So in case you feel like me – and are prone to beating yourself up over not getting things done – Let me assure you: I DID NOT DO IT EITHER. I have several doctor’s appointments I’ve been putting off making, I haven’t mopped the floors in my house in months, I have piles of half-completed craft/art projects, I still have a list of Thank You notes I have been needing to write since January, and I quit shaving.

(That last one was pretty liberating. I mean, why keep an item on a difficult care task list when you can just remove it entirely?)

If you struggle with anxiety or issues around your body, please do not ever forget that there are many facets of our culture that do not facilitate healing. It is okay to disconnect yourself from exposure to that in order to not trigger feelings of shame or self-loathing. You are not being mean when you unfollow your former coworker who is constantly posting about all of the shit they get done in one day. You are not being cruel when you mute your neighbor who posts a lot of before/after photos from her weight loss journey.

Self-care is not always about doing things like napping or taking a warm bath or painting your nails or taking yourself out to lunch…sometimes the best thing you can do for yourself is turn down the volume on other people’s journeys.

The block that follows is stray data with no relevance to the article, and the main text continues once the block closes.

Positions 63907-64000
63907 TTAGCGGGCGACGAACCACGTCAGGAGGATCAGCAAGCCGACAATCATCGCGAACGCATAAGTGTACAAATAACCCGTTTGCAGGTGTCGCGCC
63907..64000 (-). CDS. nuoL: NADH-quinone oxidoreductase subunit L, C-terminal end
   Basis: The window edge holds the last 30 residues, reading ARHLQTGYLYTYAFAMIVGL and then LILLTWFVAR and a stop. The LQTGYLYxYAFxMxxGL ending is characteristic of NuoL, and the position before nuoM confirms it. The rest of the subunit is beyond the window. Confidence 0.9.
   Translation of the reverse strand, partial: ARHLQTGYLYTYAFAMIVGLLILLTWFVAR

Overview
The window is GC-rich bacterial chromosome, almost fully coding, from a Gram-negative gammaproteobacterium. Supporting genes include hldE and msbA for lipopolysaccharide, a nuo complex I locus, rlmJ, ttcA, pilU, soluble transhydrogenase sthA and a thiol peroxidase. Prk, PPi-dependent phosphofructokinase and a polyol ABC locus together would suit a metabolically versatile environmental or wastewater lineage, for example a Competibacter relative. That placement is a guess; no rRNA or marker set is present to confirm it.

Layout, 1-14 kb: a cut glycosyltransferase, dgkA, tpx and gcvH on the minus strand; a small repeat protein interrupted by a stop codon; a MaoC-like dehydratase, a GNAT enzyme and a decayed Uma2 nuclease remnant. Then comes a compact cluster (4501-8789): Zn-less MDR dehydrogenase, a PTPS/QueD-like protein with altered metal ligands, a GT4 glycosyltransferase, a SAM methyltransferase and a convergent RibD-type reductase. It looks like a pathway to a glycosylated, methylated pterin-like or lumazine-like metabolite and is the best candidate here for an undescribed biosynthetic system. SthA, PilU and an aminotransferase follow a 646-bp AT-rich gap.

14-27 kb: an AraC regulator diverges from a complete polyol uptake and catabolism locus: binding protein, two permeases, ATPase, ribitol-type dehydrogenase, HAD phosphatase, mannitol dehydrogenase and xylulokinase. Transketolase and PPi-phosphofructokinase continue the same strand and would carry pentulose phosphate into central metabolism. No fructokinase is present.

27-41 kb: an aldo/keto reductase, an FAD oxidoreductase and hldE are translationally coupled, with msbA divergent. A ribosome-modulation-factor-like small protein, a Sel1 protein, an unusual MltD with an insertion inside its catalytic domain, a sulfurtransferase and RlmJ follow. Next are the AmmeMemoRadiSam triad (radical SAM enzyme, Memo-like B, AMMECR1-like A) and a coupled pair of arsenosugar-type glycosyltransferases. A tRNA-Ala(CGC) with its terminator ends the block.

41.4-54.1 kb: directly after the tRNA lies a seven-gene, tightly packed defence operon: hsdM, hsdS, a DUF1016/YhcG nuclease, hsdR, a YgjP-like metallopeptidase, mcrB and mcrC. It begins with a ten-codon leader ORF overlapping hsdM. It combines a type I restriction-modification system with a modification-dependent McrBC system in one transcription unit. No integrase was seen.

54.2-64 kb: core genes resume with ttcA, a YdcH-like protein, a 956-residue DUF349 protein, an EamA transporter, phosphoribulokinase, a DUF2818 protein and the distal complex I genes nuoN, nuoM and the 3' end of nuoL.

Especially when the culture you exist in – as a whole – seems to be on an entirely different one than you are.

3 thoughts on “Turning Down The Volume.”

  1. Sometimes you just don’t have enough spoons, and that’s okay. I have lists for morning and evening schedules, but if I’m tired, sleep takes precedence. I haven’t swept the floor all week (it will get swept tomorrow). There are important things, like getting people and animals fed and cleaned up after and really basic survival things, and then there’s everything else, and you do what you can. I felt extremely guilty about not getting things done, but then I started thinking about why I was feeling bad and got over it, at least somewhat. I’m glad you’re getting some things done but also glad you are not stressing the rest of it too much.

  2. YES YES YES YES. (Was that too many yeses?) Man, I can identify. Especially now, when I am surrounded by boxes that I “should” be unpacking, but I am instead reading from my feed reader while watching YouTube TV. Never mind that I did already drive into town and get a new DL, file for my homestead exemption, and pick up a pantry door organizer shelf at Bed, Bath, and Beyond. I can’t remember if you’ve ever mentioned KC Davis and her StruggleCare site (she’s active on TikTok, FB, and IG too), but she is such a breath of fresh air in helping us give grace for all we don’t accomplish and understanding that care tasks are not moral, regardless of how many people in our lives may try to make us feel they are.

  3. This makes so much sense. I accidentally stepped off the hamster wheel when I had my first child and a generous maternity leave. Life was so much quieter, even with a newborn, and it felt great. I realized during those months that almost every friend I talked to answered the question “how have you been?” with “Great! Really busy!” I started calling it the cult of busy.